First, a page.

This seems reasonable to me. It will devalue the 2 bid which can be an issue. Dixon and Silverstone have always played this as forcing–they never play in 2nt by agreement. This suggestion will not work well with a weak no-trump opening structure in my view. Also I would always open 1NT 15-17 with five spades if agreeing to this.
11 hours ago
You are ignoring the author of this comment. Click to temporarily show the comment.
I passed and I really do hope that ! was not a psyche.
12 hours ago
You are ignoring the author of this comment. Click to temporarily show the comment.
I only pass because i for sure know what lead for once.
13 hours ago
You are ignoring the author of this comment. Click to temporarily show the comment.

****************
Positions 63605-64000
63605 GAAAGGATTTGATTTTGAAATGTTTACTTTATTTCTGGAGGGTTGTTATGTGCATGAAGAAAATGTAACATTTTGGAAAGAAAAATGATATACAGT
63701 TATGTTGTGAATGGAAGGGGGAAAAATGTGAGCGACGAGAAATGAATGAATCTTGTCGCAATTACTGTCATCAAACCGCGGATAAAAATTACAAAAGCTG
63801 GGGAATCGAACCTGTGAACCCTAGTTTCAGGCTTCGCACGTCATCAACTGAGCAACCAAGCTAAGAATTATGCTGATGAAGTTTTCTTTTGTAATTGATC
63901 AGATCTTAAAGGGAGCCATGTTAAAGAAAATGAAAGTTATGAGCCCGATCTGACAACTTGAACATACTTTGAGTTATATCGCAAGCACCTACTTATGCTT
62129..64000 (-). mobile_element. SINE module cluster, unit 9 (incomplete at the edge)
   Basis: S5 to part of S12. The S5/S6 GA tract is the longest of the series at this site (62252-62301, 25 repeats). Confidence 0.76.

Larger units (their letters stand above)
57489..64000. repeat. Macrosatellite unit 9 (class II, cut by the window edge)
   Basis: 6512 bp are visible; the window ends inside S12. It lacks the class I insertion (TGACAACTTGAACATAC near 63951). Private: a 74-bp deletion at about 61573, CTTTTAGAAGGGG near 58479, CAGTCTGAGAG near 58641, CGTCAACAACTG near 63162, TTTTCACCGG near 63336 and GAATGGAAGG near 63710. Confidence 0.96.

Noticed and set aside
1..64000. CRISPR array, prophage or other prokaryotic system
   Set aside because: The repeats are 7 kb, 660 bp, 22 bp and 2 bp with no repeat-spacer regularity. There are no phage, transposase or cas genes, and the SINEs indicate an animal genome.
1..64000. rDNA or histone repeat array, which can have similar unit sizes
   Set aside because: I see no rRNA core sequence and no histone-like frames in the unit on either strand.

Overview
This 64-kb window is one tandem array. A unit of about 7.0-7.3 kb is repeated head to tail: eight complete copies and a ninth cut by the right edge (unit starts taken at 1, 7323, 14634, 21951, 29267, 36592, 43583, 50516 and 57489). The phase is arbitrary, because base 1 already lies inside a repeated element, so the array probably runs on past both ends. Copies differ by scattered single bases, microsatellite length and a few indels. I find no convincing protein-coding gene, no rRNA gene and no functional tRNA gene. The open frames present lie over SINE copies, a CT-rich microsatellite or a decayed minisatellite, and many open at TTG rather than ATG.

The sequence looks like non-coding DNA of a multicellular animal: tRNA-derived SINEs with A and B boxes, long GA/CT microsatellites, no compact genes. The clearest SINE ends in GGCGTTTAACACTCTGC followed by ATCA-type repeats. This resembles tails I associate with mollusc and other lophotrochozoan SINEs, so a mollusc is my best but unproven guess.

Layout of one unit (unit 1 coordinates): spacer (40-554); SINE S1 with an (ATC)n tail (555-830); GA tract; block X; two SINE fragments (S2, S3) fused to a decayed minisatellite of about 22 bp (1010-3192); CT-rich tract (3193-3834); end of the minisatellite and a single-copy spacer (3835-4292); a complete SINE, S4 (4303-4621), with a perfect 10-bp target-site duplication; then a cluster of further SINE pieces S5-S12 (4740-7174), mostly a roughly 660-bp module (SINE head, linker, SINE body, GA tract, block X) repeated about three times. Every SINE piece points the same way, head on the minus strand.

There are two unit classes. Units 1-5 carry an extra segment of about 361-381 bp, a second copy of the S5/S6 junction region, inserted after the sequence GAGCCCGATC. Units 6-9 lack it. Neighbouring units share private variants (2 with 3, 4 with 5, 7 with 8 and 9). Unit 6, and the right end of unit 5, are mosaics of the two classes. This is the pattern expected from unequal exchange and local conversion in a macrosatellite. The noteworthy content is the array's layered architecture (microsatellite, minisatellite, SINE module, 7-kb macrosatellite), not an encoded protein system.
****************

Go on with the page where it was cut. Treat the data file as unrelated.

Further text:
Lets visit the past and see were it leads. The Americans were for most of the early history of bridge the dominant force in tournament bridge in the era when bidding was generally poor and card play was king. Pierre Ghestem was to lead the charge for improved bidding when he started to develop Monaco Relay from the end of WWII. It cuminated in 1956 when France won the Bermuda Bowl in 1955. Jais and Trezel were accused of cheating. In 1956 GB won and the first rumours about Reese and Schapiro began t circulate. Coincidence? Along come the Italians with novel bidding methods Roman Club,Neapolitan club and later Blue club and Super precision. They were strictly overseen by a captain who was more like modern day coach he set rules no WAGS, curbing alcohol etc. Recipe for success for sure. Not just in bidding but also card play–Garozzo had a big influence here with his passive lead style versus suits etc. Detailed agreements were in place to deal with most situations–discipline mattered. This did not sit well with Americans, many of the top dogs were earning a lot of money through syndicated bridge columns, books and lecture tours. Winning was majorly important to them. Many new bidding systems were appearing–Reese developed Little Major, forcing pass systems were on the way and Acol and Standard American were scarcely recognisable in their original form. Bidding was becoming King and it is worth noting an average pair in the right contract was better than a brilliant pair in the wrong one. This is a back cloth to what happened and Italian domination. The Dallas Aces were the answer and of course cheating accusations were not uncommon. I can shed light on Reese Schapiro as I have some personal insight but since both are dead it will just be hearsay and personal knowledge. The only two people who know for sure are dead. The bridge authorities cannot do much without real proof, cigarettes, coughing, foot tapping, fingers, card holding position, etc. Hard to prove conclusively then, easier now maybe with video records. So these authorities and individuals making cheating allegations open themselves up to litigation. Some under the table agreements undoubtedly took place–like we bury it they don't play together in future etc.